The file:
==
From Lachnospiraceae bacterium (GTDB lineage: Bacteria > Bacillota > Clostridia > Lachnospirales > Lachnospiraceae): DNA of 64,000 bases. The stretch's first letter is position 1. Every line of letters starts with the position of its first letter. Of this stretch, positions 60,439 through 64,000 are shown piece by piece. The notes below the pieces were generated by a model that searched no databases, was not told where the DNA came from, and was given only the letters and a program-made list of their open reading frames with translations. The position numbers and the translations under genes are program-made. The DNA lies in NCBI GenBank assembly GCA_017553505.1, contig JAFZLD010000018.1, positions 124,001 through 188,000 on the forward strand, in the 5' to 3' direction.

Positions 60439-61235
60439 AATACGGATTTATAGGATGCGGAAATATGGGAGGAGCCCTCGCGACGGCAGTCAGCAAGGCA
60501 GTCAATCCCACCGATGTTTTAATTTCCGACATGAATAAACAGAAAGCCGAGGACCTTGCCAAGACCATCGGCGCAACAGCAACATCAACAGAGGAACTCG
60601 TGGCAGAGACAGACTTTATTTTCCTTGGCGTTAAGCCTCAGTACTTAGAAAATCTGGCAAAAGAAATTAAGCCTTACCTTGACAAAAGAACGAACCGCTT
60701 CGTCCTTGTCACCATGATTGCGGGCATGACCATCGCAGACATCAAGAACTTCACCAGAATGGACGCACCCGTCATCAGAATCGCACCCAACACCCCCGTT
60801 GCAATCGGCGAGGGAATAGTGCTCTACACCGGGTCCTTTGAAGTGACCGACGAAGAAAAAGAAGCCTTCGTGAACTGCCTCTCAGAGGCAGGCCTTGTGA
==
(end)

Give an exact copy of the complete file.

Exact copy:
From Lachnospiraceae bacterium (GTDB lineage: Bacteria > Bacillota > Clostridia > Lachnospirales > Lachnospiraceae): DNA of 64,000 bases. The stretch's first letter is position 1. Every line of letters starts with the position of its first letter. Of this stretch, positions 60,439 through 64,000 are shown piece by piece. The notes below the pieces were generated by a model that searched no databases, was not told where the DNA came from, and was given only the letters and a program-made list of their open reading frames with translations. The position numbers and the translations under genes are program-made. The DNA lies in NCBI GenBank assembly GCA_017553505.1, contig JAFZLD010000018.1, positions 124,001 through 188,000 on the forward strand, in the 5' to 3' direction.

Positions 60439-61235
60439 AATACGGATTTATAGGATGCGGAAATATGGGAGGAGCCCTCGCGACGGCAGTCAGCAAGGCA
60501 GTCAATCCCACCGATGTTTTAATTTCCGACATGAATAAACAGAAAGCCGAGGACCTTGCCAAGACCATCGGCGCAACAGCAACATCAACAGAGGAACTCG
60601 TGGCAGAGACAGACTTTATTTTCCTTGGCGTTAAGCCTCAGTACTTAGAAAATCTGGCAAAAGAAATTAAGCCTTACCTTGACAAAAGAACGAACCGCTT
60701 CGTCCTTGTCACCATGATTGCGGGCATGACCATCGCAGACATCAAGAACTTCACCAGAATGGACGCACCCGTCATCAGAATCGCACCCAACACCCCCGTT
60801 GCAATCGGCGAGGGAATAGTGCTCTACACCGGGTCCTTTGAAGTGACCGACGAAGAAAAAGAAGCCTTCGTGAACTGCCTCTCAGAGGCAGGCCTTGTGA